Amidst a fanfare, Indian Air Force operationalises Hawk trainersFebruary 23rd, 2008 - 7:39 pm ICT by admin
(Lead, Changing dateline)
By Vishnu Makhijani
Bidar (Karnataka), Feb 23 (IANS) The sun shone bright and a military band played a fanfare as Defence Minister A.K. Antony inducted into service the newly acquired Hawk advanced jet trainers (AJT) of the Indian Air Force (IAF) - and announced the force would purchase 40 more aircraft over and above the 66 it has ordered. “This is a day of special significance as it fulfils a long-standing commitment of the government to provide a state-of-the-art trainer to the IAF,” Antony said at the induction ceremony at this sprawling airbase that will be home to the Hawk trainer.
Thereafter, led by Wing Commander Pankaj Jain, five aircraft took off in formations of three and two, performed a few aerial manoeuvres as the band played “Skyhawk”, a fanfare especially composed for the occasion.
The aircraft then landed and Jain smartly marched up to report to Antony on the “first successful mission of the Hawk after induction”.
The IAF chief, Air Chief Marshal Fali Homi Major, and the British High Commissioner to India Richard Stagg were among those who attended the ceremony.
The induction came four months after the IAF, one of the oldest air forces in the world, celebrated its 75th anniversary. This is also the first induction of aircraft since the fourth-generation Sukhoi SU-30MKI joined the IAF fleet in 2001.
Twenty-four of the MK-132 version of the twin-seat Hawk, which can also be used in combat, are being supplied in flyaway condition by its British manufacturer BAE Systems, while state-owned Hindustan Aeronautics Limited (HAL) will build the remaining 42 at Bangalore.
The first of the Hawks had arrived in November 2007 and eight aircraft have so far been received. The last of the initial batch of 66 aircraft will be delivered by 2010 and the additional 40 within two years of that.
The induction of the Hawk fulfils the IAF’s long-standing need of a trainer to take rookie pilots from basic jets like the Kiran to sophisticated fighters like the MiG-29 and the Sukhoi SU-30 MKI.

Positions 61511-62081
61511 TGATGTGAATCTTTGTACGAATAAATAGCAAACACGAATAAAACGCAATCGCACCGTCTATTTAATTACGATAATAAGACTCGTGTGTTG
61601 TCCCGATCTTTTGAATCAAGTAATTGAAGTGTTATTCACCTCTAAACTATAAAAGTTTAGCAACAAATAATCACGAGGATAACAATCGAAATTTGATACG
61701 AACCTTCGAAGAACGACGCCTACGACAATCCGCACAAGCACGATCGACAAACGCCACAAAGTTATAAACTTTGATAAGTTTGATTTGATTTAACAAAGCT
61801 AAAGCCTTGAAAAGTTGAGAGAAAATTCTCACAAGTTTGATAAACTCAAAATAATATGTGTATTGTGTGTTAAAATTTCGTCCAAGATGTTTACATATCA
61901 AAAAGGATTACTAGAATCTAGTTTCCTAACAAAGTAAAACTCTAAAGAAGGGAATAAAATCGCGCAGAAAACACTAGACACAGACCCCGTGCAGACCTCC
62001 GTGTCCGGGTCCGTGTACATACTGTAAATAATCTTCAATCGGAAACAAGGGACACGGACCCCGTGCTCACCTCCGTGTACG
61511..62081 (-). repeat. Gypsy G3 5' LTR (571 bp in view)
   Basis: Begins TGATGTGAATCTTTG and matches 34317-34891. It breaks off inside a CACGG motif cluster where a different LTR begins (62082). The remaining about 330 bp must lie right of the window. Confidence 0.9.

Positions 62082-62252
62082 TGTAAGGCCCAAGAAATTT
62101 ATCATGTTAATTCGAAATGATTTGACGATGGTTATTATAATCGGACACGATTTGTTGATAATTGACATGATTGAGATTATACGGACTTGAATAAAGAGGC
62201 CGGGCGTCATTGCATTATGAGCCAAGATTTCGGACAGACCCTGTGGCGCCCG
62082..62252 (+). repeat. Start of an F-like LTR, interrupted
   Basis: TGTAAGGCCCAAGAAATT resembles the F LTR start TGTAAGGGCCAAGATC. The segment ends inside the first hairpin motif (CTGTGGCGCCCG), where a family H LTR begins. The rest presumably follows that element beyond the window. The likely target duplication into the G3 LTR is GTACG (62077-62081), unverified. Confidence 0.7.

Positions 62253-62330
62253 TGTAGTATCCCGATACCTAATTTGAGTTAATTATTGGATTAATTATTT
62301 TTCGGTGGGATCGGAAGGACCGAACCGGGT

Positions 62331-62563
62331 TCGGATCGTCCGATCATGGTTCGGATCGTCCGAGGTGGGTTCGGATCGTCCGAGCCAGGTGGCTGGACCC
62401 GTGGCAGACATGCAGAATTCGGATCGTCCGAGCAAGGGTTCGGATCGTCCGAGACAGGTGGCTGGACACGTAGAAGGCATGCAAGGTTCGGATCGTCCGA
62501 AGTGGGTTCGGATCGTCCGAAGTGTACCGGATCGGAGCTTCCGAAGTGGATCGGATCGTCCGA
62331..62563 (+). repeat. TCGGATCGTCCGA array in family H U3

Up to now, the MiG-21 jet was performing this role but it was felt that the transition was too abrupt and an intermediate stage was required.
“Hitherto, pilots graduating on the Kiran were straightaway being sent to MiG-21 squadrons for operational training. Now, we will impart them this instruction on the Hawk,” said Group Captain Mike Fernandes, chief instructor of the Bidar air base.
“The Hawk is a fitting stepping stone. It is a time-tested trainer that has proved itself in many countries,” Fernandes told reporters here.
Over the last one year, about a dozen IAF pilots and some 80 technicians have been trained at RAF Valley in Britain on the Hawk and they, in turn, will impart further training to the IAF’s rookie pilots.
The Bidar air base, which is home to the IAF’s Suryakiran aerobatic display team, has undergone a Rs.1.20 billion refurbishment to enable it accommodate the Hawks.
This includes the lengthening of the runway to 9,000 metres with arrester hooks and safety equipment at either end as per international standards, and the construction of a new hangar, as LAO laboratories for central repair and servicing, ground support engineering, propulsion engineering, electrical engineering and mechanical engineering.
The need for an AJT was first articulated by the IAF in 1982 and ever since has remained high on its agenda for procurement. The IAF felt that there existed a quantum difference in the skill and judgement levels required of a young fighter pilot as he transited to state-of-the-art fighters such as the Su-30 MKI, Mirage 2000 and MiG-29.
The Hawk-132 is a variant of the highly successful BAE Systems Hawk. It incorporates an open architecture mission computer, glass cockpit and a state of the art avionics suite including a new generation inertial navigation system with GPS (INGPS).
It is also equipped with several Indian made components such as the communication sets, the Identification Friend or Foe (IFF) system and the radio altimeter. The aircraft is fully combat capable and can carry air-to-air missiles and air-to-ground armament. It can also be used as a lightweight fighter.
IAF and BAE Systems signed the contract for the aircraft in 2004.